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Potpourri

Potpourri

A bounty and a disclosure.

Bounty

Earlier this week the SEC released this order determining that a whistleblower is to receive approximately $3.5 million. According to the order: “Claimant alerted Commission staff of alleged securities laws violations, prompting Enforcement staff to expand an existing investigation into an additional geographic area. Claimant, a foreign national, also provided significant assistance to Commission staff by traveling to meet in person with staff, identifying an important witness, and providing multiple supplemental submissions that assisted the Commission in bringing the charges in the Covered Action.”

Pursuant to relevant law, the SEC protects the confidentiality of whistleblowers and does not disclose any information that could reveal a whistleblower’s identity. However, attorneys Andy Rickman and Christopher Connors confirmed that they represented the individual and that the award related to the Juniper FCPA enforcement action.

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In Connection With The Panasonic FCPA Enforcement Action, The SEC Awards A Whistleblower $28 Million

sec-whistle

As highlighted in this prior post, in April 2018 the DOJ and SEC announced a parallel Foreign Corrupt Practices Act enforcement action against Japan-based Panasonic Corp.  and a U.S. subsidiary Panasonic Avionics Corp. (PAC) pursuant to which the entities agreed to pay $280 million.

According to the government, PAC employees, including senior executive, engaged in a scheme to retain consultants for improper purposes other than providing actual consulting services. In one instance, PAC executives negotiated a consulting position with a senior contracts official at a Middle East airlines at the same time the alleged “foreign official” was involved in negotiating a contract amendment on behalf of the airline with PAC. In other instances, PAC employees concealed use of sales agents in Asia, some of which did not pass PAC’s internal diligence requirements.

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Potpourri

Potpourri

FCPA Whistleblower Bounty?

The SEC recently announced “an award of over $5 million to joint whistleblowers whose tip caused the opening of an investigation that resulted in a successful enforcement action.” According to the SEC,  “the whistleblowers provided significant information about misconduct abroad that directly supported certain allegations in the enforcement action.”

The accompanying order is heavily redacted, but does mention that the underlying enforcement action “involved misconduct abroad” and was resolved through an administrative proceeding.

My guess is that the underlying action was likely an FCPA enforcement action. If true, this would be rare instance of a bounty being paid out in connection with an FCPA enforcement action.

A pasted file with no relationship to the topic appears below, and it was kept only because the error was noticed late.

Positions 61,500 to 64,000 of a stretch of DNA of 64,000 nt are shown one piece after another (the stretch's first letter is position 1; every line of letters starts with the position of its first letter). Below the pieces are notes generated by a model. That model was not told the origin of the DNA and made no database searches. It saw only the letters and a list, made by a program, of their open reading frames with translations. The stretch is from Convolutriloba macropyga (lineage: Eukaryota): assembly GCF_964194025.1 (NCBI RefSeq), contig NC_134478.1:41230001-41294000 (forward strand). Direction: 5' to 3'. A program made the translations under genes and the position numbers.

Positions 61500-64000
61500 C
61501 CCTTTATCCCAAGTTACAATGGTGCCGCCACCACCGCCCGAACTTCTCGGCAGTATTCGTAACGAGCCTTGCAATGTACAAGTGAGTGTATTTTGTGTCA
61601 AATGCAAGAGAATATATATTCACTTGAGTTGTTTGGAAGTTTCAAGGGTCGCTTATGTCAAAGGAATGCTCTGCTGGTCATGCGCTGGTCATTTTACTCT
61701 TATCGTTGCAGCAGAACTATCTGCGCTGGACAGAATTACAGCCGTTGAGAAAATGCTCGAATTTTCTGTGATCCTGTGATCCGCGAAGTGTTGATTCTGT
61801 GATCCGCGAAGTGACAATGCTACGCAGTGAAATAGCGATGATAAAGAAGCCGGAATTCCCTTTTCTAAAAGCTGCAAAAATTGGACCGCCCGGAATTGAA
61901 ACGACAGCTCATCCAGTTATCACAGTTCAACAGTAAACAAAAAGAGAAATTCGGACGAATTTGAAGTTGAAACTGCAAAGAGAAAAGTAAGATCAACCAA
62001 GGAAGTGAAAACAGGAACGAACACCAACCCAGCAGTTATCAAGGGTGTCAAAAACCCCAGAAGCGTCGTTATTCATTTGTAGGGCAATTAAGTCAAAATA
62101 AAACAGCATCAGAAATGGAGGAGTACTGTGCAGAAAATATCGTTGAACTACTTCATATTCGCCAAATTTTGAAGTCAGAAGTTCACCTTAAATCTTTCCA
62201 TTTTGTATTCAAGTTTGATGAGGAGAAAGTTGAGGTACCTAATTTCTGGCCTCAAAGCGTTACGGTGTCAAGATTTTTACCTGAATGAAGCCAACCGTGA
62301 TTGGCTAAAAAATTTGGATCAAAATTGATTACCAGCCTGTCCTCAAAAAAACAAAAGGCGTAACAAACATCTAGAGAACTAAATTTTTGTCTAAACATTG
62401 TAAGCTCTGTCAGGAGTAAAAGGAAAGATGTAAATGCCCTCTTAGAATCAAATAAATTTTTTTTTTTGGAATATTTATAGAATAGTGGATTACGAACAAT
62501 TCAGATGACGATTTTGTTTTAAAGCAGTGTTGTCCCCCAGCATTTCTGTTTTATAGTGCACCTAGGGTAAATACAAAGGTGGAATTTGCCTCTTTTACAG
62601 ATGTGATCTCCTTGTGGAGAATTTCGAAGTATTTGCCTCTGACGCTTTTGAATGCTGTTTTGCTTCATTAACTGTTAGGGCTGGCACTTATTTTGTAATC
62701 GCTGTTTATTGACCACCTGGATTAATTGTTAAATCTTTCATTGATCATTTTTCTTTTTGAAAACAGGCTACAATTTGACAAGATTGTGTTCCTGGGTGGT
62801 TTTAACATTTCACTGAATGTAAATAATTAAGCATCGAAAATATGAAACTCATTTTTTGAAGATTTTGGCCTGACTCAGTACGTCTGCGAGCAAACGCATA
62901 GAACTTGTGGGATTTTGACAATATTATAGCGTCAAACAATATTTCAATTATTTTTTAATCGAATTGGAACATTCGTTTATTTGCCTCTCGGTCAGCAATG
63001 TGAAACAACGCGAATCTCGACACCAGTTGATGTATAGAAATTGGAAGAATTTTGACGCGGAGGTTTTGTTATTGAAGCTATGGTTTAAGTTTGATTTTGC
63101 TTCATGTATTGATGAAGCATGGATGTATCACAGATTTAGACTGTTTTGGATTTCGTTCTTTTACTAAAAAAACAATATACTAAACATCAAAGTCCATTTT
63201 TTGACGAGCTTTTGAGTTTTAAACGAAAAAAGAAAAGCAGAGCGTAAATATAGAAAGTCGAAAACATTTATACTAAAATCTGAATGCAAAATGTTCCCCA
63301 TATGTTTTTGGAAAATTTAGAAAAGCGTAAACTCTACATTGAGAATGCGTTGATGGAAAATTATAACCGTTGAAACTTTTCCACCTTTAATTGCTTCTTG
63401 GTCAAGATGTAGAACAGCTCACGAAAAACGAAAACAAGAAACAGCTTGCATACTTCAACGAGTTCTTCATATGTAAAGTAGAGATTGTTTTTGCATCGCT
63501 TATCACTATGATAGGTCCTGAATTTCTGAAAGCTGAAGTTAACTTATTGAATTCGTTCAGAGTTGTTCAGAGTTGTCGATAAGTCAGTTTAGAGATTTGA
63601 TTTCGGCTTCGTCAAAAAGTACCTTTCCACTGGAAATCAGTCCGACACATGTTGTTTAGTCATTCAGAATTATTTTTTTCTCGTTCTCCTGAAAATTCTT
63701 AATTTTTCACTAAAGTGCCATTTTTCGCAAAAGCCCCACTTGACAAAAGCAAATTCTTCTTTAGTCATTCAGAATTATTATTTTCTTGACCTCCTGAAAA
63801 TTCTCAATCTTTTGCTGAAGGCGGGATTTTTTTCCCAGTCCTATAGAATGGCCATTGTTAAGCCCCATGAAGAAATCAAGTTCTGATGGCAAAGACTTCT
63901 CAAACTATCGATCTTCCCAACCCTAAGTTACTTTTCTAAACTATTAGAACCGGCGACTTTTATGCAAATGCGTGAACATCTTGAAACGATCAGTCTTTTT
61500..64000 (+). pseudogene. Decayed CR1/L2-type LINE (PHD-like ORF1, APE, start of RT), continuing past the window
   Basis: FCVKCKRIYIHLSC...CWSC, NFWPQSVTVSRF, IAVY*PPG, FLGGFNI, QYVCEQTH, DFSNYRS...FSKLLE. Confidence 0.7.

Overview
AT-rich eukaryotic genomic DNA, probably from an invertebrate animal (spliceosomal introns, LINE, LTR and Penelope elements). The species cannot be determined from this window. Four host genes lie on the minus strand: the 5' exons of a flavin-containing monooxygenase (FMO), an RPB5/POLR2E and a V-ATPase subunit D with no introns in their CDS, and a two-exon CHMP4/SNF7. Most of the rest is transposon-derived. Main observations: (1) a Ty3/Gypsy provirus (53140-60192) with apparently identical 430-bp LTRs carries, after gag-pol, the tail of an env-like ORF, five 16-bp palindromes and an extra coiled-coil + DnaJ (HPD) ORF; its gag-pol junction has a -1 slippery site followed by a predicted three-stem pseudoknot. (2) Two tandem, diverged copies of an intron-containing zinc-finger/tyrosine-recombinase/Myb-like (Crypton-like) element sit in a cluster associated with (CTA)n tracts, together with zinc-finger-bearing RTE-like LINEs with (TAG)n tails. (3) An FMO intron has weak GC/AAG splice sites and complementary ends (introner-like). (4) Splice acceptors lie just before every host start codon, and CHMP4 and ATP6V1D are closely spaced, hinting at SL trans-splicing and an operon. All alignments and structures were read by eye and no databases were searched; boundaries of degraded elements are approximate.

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FCPA “Tips” Continue To Be A Minor Component Of The SEC’s Whistleblower Program

whistle

The Dodd-Frank Act enacted in July 2010 contained whistleblower provisions applicable to all securities law violations including those under the Foreign Corrupt Practices Act.

In this prior post from July 2010, I predicted that the whistleblower provisions would have a negligible impact on FCPA enforcement. As noted in this prior post, my prediction was an outlier (so it seemed) compared to the flurry of law firm client alerts predicting that the whistleblower provisions would have a significant impact on FCPA enforcement. Many FCPA Inc. participants seemed so eager for a marketing opportunity to sell compliance services, that some even called the generic whistleblower provision the FCPA’s “new” whistleblower provisions.

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Observations From The OECD’s Phase 4 U.S. Review Report

oecd

Recently, the OECD released its Phase 4 review of the United State’s implementation of the OECD Anti-Bribery Convention … in effect a review of the FCPA, its enforcement, and related issues.

The first question one needs to ask themselves is whether they care what “experts from Argentina and the United Kingdom” (as stated by the OECD “the report and its recommendations reflect the findings of experts from Argentina and the United Kingdom”) think about the U.S. Foreign Corrupt Practices Act, U.S. law enforcement (DOJ and SEC) policies and practices, and U.S. jurisprudence.

In any event, the Phase 4 Report “explores issues such as detection, enforcement, corporate liability, and international cooperation, as well as covering unresolved issues from prior reports.” (See here for a 2010 post summarizing the OECD’s Phase 3 review).

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